Did you know that 2017 is the International Year of Sustainable Tourism for Development? According to the World Tourism Organization, a specialized agency of the United Nations, tourism has the highest impact on poverty reduction when the poor benefits directly through employment in tourism enterprises or through establishing their own tourism-related businesses.

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Mar
01

An Easy Sell? Women's Economic Empowerment in Ghana

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Empowering women in rural, northern Ghana—where nearly 80% of women have never attended school, is no small feat. With some smart marketing and production support for farmers, agribusinesses are now buying the idea.

Greater Rural Opportunities for Women (GROW) is a six-year project funded by both the Mennonite Economic Development Associates (MEDA) and Global Affairs Canada (GAC). The main goal of the project is to improve food security for families in the Upper West Region of Ghana by assisting women farmers to increase productivity, link to sustainable markets, and improve nutrition practices.

The implementation of the GROW project started in 2013 with a goal of reaching 20,000 women farmers using a value chain approach. Through a mixed methods data gathering approach including interviews and surveys, MEDA recently developed and published a case study that examines the role of market actors and their profitability as they have engaged with the GROW project and female farmers. This blog shares some of the results.

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Feb
14

What does International Women’s Day mean to me?

Through the Garden Gate Afghanistan
To mark International Women’s Day 2017, MEDA is highlighting important issues and voices around women’s economic empowerment and gender equality in the area of economic development. This is the third in our “Be Bold for Change” blog series celebrating the power of women entrepreneurs and their partners around the world.

Catherine Sobrevega (center) in Afghanistan, with her previous MEDA’s project, Through the Garden Gate, in Afghanistan.

I always look forward to International Women’s Day (IWD) as it is celebrated differently in form and structure worldwide. In the Philippines, where I am from, I cannot remember any celebration that I have been part of. I am sure there is an IWD celebration somewhere, but it is mostly celebrated by women’s right activist groups — not by ordinary people or companies. This is likely because men and women treat one another equally. I grew up knowing that there is no difference between us – all of us can go to school, all of us have access to information and opportunities.

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Feb
03

An intern's journey home in Ghana

Learning the ropes to get around the capital Accra has been an interesting and rewarding experience. In a city that only recently started naming its streets, the locals still rely on landmarks, prominent buildings, and well-known spots. There’s something very rewarding about learning the name of an area, like you’re finally getting to know the city and the people. More importantly, it lets you communicate with the taxis and tro-tros.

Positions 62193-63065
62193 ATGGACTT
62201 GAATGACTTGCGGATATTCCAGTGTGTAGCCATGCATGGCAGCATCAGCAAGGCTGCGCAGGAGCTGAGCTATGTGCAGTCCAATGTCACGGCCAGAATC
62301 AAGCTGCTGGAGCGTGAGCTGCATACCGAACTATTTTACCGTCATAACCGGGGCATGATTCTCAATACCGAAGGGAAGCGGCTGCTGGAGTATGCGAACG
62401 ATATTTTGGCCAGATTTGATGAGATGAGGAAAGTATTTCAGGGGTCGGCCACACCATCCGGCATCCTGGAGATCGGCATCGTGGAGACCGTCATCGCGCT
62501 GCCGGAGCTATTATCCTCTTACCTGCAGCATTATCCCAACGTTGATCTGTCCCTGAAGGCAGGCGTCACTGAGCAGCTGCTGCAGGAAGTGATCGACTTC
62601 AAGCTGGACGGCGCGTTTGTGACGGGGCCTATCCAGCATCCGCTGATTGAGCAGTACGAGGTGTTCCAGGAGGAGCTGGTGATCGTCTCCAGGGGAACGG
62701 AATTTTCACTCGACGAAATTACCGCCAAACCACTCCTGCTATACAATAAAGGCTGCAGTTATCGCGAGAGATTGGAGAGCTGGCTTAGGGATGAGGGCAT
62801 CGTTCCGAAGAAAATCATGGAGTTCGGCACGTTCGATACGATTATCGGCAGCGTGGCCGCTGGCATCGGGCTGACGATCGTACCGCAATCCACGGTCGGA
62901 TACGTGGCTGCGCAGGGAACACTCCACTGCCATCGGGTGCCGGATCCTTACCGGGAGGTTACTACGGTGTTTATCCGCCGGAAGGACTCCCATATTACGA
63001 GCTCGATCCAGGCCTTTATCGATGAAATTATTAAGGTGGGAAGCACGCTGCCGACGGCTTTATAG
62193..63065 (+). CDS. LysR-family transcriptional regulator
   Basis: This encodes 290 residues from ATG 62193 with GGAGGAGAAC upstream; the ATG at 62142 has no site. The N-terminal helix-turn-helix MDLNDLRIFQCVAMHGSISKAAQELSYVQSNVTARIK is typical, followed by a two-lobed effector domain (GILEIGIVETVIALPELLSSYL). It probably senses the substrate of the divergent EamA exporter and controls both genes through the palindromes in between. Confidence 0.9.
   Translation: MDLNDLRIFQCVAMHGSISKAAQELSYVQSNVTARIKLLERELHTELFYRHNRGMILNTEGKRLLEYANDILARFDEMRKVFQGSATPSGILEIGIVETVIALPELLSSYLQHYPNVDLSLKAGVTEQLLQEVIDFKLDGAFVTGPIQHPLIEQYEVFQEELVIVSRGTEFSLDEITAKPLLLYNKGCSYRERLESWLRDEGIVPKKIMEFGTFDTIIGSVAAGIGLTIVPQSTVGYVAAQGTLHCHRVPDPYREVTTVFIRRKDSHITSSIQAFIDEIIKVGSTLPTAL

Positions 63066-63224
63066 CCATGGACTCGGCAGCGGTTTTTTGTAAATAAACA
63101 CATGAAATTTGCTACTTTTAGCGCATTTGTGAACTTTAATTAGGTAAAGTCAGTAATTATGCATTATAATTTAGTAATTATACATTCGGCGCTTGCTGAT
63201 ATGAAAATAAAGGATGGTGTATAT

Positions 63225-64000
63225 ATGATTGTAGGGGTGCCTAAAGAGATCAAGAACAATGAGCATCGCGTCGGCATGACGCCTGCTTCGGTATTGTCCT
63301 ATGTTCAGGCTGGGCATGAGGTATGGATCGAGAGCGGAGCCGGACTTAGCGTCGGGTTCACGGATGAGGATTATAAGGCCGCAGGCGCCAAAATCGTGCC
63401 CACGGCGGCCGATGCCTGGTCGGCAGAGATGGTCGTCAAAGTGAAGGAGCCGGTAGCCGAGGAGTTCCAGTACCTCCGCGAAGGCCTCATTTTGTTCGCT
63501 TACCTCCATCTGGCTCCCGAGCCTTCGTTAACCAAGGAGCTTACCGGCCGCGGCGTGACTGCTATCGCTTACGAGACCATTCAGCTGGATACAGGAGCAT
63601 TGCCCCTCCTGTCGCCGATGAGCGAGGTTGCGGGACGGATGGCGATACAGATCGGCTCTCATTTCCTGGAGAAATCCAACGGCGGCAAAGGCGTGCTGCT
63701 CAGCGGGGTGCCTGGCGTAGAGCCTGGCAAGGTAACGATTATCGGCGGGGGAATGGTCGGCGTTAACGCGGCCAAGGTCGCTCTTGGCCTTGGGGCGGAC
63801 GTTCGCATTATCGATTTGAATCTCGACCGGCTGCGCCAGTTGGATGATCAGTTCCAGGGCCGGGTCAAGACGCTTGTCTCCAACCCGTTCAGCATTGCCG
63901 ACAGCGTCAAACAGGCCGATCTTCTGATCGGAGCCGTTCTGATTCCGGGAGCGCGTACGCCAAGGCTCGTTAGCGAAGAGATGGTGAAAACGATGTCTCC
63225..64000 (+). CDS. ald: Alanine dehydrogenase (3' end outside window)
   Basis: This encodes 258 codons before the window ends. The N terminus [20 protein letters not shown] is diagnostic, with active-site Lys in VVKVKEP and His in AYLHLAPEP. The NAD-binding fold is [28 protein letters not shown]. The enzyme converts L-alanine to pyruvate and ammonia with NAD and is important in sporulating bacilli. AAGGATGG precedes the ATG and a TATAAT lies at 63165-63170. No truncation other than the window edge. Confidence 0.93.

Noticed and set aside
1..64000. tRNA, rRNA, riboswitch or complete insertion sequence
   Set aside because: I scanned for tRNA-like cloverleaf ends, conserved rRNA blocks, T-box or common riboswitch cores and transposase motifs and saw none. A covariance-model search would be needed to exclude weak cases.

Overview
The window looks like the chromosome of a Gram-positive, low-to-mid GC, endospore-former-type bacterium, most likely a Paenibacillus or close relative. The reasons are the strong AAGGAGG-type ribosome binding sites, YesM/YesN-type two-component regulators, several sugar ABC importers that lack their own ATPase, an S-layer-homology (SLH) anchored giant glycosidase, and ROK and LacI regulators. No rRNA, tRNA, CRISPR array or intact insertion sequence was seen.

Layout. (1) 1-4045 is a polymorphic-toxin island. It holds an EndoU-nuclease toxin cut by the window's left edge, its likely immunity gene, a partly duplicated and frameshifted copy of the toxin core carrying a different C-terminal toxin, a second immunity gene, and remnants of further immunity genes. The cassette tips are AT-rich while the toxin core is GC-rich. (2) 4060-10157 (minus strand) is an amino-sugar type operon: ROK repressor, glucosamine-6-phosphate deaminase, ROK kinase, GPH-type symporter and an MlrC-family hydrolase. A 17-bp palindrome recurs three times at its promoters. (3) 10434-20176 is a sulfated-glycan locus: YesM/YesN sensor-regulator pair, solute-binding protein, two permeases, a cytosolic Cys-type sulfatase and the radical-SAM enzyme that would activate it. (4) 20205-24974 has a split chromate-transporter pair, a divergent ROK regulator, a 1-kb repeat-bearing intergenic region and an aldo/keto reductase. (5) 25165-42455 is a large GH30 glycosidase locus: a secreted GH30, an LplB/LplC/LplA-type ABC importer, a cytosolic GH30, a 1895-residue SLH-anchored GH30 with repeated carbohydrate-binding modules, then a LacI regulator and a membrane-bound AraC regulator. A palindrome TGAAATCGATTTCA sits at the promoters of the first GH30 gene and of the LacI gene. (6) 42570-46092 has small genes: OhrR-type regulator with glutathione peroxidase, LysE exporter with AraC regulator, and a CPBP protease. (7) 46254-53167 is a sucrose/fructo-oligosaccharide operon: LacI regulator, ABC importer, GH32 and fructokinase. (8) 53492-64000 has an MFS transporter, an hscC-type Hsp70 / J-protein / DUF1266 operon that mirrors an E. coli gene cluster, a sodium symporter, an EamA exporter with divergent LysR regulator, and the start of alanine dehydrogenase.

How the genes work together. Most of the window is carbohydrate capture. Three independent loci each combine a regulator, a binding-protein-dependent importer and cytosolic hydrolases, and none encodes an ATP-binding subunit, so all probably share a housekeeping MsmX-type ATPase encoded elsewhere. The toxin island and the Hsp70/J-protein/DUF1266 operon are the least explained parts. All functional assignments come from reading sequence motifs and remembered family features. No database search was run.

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Feb
03

How one small business can change the lives of many

As the Business Development Intern on the FEATS project in Ghana, I had the opportunity to help an entrepreneur start a cashew aggregation business that will improve the lives of 250+ farmers and the lives of their families and communities. I supported this entrepreneur by developing the business strategy and operational plan to successfully and sustainably start his small business. In the process, I have learned a lot about the farming value chain and the challenges faced by entrepreneurs and farmers in a developing country like Ghana.

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Jan
23

Business to the Power of 2 at MiCrédito

Last week I had the opportunity to help MiCrédito welcome a MEDA Field Experience team to Nicaragua. As a MEDA intern, this was a chance to meet MEDA supporters from Canada and the United States, most of whom had never been to Nicaragua before. As I helped to interpret the management team’s presentation to our visitors, I felt proud to be involved in an institution that has had such an important impact on the lives of Nicaraguan micro-entrepreneurs. For me, MiCrédito’s work encapsulates the idea of MEDA’s “Business to the Power of 2” strategy. When the institution sees a need in the community, it uses enlightened business practices and entrepreneurial thinking to help people achieve their personal goals, thus building bridges out of poverty.

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Dec
21

Personifying Myanmar

After seven months of living in Myanmar, it was finally time to bid farewell. As I looked outside the car window on my lone taxi ride to the airport, a wave of emotion overcame me as I passed dainty teashops and mega shopping centres – the latter of which were only erected during my stay here. There and then, I couldn’t help but feel I was saying goodbye to a person, rather than a place. A person with a vibrant yet humble personality, a disposition full of surprises, and most importantly, potential. If anything, I was saying goodbye to a turbulent teenager budding to adulthood.